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Kyle Rittenhouse family selling merchandise to raise cash for defense

Rittenhouse merchandise

Shown are examples of some of the merchandise available at the website. Proceeds are being used to fund the defense costs for Kyle Rittenhouse, who is charged with killing two men and seriously injuring a third during the Kenosha August riots.

Kyle Rittenhouse’s family is selling “Free Kyle” branded merchandise online.

On the website — which according to the site is owned and operated by the Rittenhouse family — those interested can purchase a Free Kyle trucker hat for $24.99, a Free Kyle “women’s relaxed T-shirt” for $20.99 or Free Kyle logo stickers for $6. There are also sweatshirts, laptop sleeves, mugs and iPhone covers. The merchandise is being sold as part of fundraising efforts for the teenager’s defense.

In a statement on the site, Rittenhouse’s mother Wendy Rittenhouse thanks supporters and states “I alone control this website and Kyle’s defense fund” and states that the proceeds of the site, including donations, will go toward defending Rittenhouse at trial.

“We estimate Kyle’s defense costs for trial to be approximately $2 to $2.5 million and after turning over the $2 million dollar cash bail we are essentially starting at zero,” she states. The site states that the effort raised about $17,000 of the $2 million goal.

Rittenhouse, 17, of Antioch, Ill., is charged with first-degree intentional homicide, attempted first-degree intentional homicide and first-degree reckless homicide for shooting three men, killing two, during a protest in Kenosha on Aug. 25.

The teenager had come armed with an AR-15 rifle to the third night of protests following the shooting of Jacob Blake by a Kenosha Police officer, later saying he was hired by a business owner to protect a car lot that had been destroyed by arson during rioting the night Blake was shot.

Rittenhouse and his supporters have maintained he was defending himself when he shot and killed Joseph Rosenbaum of Kenosha and Anthony Huber of Silver Lake and shot and injured Gaige Grosskreutz of West Allis. He has been hailed as a hero by some gun rights activists and conservative groups.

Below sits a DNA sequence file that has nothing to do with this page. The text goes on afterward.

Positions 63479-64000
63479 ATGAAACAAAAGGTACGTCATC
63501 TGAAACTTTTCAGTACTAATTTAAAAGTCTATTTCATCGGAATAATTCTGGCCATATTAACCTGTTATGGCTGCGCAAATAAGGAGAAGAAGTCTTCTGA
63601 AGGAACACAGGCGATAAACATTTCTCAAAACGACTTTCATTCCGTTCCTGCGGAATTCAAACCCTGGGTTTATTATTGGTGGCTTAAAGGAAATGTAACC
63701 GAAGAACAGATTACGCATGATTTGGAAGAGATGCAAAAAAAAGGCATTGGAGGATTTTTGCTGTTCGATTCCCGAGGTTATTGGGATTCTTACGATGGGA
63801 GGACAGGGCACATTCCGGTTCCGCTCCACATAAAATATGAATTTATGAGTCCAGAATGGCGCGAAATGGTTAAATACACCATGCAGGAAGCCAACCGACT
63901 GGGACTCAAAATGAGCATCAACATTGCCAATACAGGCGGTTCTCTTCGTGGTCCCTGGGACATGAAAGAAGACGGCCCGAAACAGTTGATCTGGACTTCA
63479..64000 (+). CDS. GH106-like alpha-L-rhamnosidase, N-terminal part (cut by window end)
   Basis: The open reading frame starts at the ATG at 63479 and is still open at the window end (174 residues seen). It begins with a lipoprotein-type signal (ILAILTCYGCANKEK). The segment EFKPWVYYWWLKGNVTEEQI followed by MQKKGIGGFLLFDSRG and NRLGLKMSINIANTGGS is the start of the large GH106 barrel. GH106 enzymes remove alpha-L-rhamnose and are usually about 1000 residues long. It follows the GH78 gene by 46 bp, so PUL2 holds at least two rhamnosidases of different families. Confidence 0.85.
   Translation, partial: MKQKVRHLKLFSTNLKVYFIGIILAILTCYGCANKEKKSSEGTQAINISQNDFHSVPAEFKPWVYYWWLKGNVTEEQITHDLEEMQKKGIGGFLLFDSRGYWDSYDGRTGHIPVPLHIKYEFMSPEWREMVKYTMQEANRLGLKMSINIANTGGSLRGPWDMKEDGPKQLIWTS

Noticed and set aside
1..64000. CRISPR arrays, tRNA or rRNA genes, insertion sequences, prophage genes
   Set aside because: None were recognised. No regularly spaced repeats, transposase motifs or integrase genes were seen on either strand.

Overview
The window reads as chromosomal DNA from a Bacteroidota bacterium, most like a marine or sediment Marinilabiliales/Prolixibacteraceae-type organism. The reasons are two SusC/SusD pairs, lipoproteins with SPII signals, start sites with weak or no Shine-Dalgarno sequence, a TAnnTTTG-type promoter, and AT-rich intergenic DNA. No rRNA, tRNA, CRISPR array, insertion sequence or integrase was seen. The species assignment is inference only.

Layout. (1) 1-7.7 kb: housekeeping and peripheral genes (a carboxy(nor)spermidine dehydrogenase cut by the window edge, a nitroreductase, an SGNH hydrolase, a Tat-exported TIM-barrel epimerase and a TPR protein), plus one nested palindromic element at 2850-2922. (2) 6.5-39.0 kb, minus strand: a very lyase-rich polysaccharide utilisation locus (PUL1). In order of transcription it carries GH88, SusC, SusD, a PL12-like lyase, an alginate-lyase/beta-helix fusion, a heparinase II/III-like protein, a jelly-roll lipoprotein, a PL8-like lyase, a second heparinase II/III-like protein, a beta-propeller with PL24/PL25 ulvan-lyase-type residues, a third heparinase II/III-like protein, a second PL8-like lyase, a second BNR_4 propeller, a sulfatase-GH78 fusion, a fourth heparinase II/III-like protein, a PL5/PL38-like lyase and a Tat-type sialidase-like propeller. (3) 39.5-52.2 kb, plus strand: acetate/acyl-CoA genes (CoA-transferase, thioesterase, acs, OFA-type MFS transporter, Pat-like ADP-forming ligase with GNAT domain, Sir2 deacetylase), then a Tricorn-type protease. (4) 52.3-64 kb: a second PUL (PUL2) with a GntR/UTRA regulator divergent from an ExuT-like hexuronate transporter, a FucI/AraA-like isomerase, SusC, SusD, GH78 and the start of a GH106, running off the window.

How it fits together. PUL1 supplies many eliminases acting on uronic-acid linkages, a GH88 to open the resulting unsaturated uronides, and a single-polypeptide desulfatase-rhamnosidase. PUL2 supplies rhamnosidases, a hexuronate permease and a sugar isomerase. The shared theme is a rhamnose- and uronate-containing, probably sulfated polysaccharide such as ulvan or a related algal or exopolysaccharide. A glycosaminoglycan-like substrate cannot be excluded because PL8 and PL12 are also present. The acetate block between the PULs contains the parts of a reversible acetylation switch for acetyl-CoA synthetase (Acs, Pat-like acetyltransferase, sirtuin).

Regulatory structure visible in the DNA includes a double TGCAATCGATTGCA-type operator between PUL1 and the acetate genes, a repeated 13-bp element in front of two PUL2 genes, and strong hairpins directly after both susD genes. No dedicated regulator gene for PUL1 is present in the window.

The logo for the Rittenhouse merchandise includes the phrase “self defense is a right, not a privilege.”

Rules on profiting from crime

T-shirts celebrating Rittenhouse were banned from online vendors like Etsy but are continuing to be sold as being sold by private vendors on websites like Gunloot.

Money from sales on the Rittenhouse family’s website will go only to defense costs, attorney John Pierce said in an email. “As I have said repeatedly, yes, all proceeds of will be held in trust and controlled by Kyle’s mom for defense fees and costs. There is no profit being made,” he said.

Wisconsin law requires that anyone who is convicted or accused “of a serious crime” who makes money through “re-enactment” of the crime in a book, film, or recording of any kind or by “an expression of the accused or convicted person’s thoughts, feelings, opinions or emotions” about the crime must turn over any profits from the sales to an account that will held in trust for payment of money judgements for victims of the crime. The law does not address merchandise sales regarding an alleged crime.

The Huber family and Grosskreutz are represented by civil attorneys who have been present in all the court appearances for Rittenhouse in Wisconsin. Those attorneys could not be reached for comment Friday.

Pierce was originally acting as a criminal defense attorney for Rittenhouse but withdrew from the criminal case saying he wanted to focus on civil matters for the teenager “including his future defamation claims.” He has been leading recent fundraising efforts and is promoting the FreeKyleUSA website and store. “Oh wait until you see the merchandise Kyle has started designing,” Pierce wrote on Twitter. “Everyone please visit”

Before Pierce withdrew from the criminal case, prosecutors had filed a motion asking that he be barred from representing Rittenhouse in Wisconsin in part because of Pierce’s ties to the the FightBack Foundation, which was raising money for Rittenhouse in what prosecutors called “an unregulated and opaque ‘slush fund.’”

The FightBack Foundation, led by attorney Lin Wood, was involved in raising the money used to post Rittenhouse’s $2 million bail. After the bond was posted, Wood announced on Twitter that he was shifting focus and that further fundraising would go through Pierce.

In her statement online, Wendy Rittenhouse thanked the FightBack organization, which she said raised $2.5 million. “With these donations we were able to retain and fund, at least initially, the best possible defense team for Kyle and post the outrageous $2 million cash bail that finally set him free.”

Racine defense attorney Mark Richards is representing Rittenhouse in his criminal case.


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